A high school in Florida has sparked outrage after yearbook photos of 80 female students were altered to add extra clothing to their chests and shoulders.
Bartram Trail High School, a public facility in Florida's St Johns County School District near Jacksonville, has come under fire for digitally altering the photos without the students' permission.
But the school district argues the photos were only altered if students had violated the dress code, which requires girls to wear "modest" shirts.
It said the yearbook coordinator, a female teacher, decided to edit the photos after determining the students were pictured in clothes that did not fit the school's standard of dress.
A disclaimer was also posted to Bartram Trail's website, alerting students their yearbook pictures may be edited if they failed to comply with the dress code.
But local media were quick to point out the pictures of male students were left unedited, fueling concerns around the role sexism might have played in the decision. Critics and students alike have also raised questions as to whether the school sexualised its young students.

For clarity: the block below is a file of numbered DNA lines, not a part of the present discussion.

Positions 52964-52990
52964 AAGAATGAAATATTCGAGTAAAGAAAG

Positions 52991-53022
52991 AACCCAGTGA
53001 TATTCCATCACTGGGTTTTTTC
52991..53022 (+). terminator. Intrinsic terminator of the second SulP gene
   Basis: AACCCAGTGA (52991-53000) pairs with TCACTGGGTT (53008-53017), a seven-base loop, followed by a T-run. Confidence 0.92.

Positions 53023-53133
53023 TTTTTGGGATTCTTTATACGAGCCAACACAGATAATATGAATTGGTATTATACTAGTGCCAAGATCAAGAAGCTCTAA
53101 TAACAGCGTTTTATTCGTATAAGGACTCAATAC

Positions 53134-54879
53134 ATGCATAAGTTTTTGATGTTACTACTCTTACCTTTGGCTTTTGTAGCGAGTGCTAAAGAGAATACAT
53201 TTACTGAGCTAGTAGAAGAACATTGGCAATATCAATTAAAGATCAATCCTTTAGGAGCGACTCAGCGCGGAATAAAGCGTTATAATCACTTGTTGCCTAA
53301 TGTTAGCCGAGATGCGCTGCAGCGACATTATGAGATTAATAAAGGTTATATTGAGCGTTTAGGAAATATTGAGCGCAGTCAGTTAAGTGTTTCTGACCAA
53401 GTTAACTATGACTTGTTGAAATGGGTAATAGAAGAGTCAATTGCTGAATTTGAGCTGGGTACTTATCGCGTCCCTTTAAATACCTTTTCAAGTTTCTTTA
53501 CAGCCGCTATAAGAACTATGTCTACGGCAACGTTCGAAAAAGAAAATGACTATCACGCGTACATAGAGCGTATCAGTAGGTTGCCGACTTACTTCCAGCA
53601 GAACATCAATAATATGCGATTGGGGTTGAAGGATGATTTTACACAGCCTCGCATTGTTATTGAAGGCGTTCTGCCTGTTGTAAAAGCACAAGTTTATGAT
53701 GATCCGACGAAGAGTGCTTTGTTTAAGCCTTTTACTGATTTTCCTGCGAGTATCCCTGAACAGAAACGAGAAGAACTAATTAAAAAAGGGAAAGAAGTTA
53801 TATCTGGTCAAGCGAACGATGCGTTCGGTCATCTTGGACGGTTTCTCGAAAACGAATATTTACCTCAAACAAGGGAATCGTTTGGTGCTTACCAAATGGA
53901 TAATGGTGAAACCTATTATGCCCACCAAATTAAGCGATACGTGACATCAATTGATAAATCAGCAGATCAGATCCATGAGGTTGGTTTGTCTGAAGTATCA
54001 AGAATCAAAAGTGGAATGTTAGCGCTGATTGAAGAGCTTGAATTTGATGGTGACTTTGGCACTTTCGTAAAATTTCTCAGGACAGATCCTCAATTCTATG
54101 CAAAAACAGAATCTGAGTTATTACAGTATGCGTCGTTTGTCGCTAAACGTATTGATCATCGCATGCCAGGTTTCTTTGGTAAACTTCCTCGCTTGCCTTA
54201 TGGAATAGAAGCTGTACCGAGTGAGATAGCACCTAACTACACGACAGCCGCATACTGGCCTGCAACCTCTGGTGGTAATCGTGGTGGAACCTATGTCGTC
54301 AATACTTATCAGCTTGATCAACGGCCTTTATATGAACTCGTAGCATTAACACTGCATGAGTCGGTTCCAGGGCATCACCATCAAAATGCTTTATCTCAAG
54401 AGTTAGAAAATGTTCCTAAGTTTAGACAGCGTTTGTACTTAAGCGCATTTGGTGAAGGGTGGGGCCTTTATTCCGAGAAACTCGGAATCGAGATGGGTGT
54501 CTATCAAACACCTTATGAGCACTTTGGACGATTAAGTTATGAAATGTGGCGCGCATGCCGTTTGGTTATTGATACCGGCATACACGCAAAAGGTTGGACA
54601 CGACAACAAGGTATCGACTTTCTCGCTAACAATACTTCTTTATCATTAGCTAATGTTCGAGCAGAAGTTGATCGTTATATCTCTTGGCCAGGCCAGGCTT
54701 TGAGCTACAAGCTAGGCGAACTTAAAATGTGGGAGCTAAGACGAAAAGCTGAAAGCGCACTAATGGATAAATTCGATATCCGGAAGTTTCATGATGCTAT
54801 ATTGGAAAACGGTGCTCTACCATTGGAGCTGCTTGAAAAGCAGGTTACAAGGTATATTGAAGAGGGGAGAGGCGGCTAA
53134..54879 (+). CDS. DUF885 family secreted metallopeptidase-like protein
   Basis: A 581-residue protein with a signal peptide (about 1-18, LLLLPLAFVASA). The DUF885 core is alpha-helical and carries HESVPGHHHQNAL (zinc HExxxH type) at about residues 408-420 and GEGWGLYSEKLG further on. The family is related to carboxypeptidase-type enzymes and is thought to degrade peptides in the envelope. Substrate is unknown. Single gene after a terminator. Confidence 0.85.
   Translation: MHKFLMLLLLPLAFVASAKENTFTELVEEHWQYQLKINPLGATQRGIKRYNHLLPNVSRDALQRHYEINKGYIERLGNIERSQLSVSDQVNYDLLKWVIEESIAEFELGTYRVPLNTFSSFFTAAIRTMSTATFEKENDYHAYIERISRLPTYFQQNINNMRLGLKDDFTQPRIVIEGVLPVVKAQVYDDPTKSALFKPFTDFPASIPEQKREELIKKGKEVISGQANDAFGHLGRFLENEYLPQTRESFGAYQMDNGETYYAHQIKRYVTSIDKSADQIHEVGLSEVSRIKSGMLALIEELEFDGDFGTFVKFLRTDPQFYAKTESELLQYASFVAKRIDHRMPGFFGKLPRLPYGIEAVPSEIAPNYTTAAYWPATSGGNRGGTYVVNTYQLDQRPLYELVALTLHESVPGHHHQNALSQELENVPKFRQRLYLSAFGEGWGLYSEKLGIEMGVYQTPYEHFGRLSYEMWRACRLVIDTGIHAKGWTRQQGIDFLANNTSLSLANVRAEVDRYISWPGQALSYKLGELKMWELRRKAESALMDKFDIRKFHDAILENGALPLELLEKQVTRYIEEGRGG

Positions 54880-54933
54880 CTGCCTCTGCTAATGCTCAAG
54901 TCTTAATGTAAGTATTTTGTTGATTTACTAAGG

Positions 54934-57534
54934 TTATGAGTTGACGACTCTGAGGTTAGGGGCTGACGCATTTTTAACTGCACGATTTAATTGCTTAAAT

"The double standard in the yearbook is more so that they looked at our body and thought just a little bit of skin showing was sexual," Bartram Trail student Riley O'Keefe, 15, told CBS affiliate WJAX News.
"But then they looked at the boys, for the swim team photos and other sports photos and thought that was fine, and that's really upsetting and uncomfortable."
The district told WJAX the school previously removed photos of students who did not adhere to the dress code, but had updated its policy to ensure all pupils were included.
In response to the backlash, Bartram Trail said it will issue refunds of US$100 (NZ$138), the price of the yearbook, to those who were disappointed in the alterations.
According to the district's student code of conduct for 2020-2021, clothing that is "immodest, revealing, or distracting in character is unacceptable".
"Students are prohibited from wearing clothing that exposes underwear or that exposes body parts in an indecent or vulgar manner," it says.
"Tank tops and shirts are not acceptable except in physical education classes."
Under the girls' dress standards, it says tops and shirts "must cover the entire shoulder and they must be modest and not revealing or distracting". Excessive makeup and extreme hairstyles are also prohibited.
Riley's mother told BBC News some of the "poorly Photoshopped" edits have encouraged bullying.
"Because their pictures were so poorly photoshopped, they're being used as memes now and circulating Snapchat, and that's horrible," she said.
Earlier this year, 15-year-old Riley created an online petition campaigning for changes to the dress code, which she says "is clearly based on the sexualisation of young women".